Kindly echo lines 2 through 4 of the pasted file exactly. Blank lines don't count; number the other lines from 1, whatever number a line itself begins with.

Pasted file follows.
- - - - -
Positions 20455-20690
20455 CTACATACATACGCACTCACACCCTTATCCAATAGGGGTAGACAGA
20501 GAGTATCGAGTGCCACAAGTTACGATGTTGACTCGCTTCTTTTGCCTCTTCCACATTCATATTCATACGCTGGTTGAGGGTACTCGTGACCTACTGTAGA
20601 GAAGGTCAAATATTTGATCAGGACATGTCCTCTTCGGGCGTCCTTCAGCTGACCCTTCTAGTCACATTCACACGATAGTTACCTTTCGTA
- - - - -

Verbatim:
20455 CTACATACATACGCACTCACACCCTTATCCAATAGGGGTAGACAGA
20501 GAGTATCGAGTGCCACAAGTTACGATGTTGACTCGCTTCTTTTGCCTCTTCCACATTCATATTCATACGCTGGTTGAGGGTACTCGTGACCTACTGTAGA
20601 GAAGGTCAAATATTTGATCAGGACATGTCCTCTTCGGGCGTCCTTCAGCTGACCCTTCTAGTCACATTCACACGATAGTTACCTTTCGTA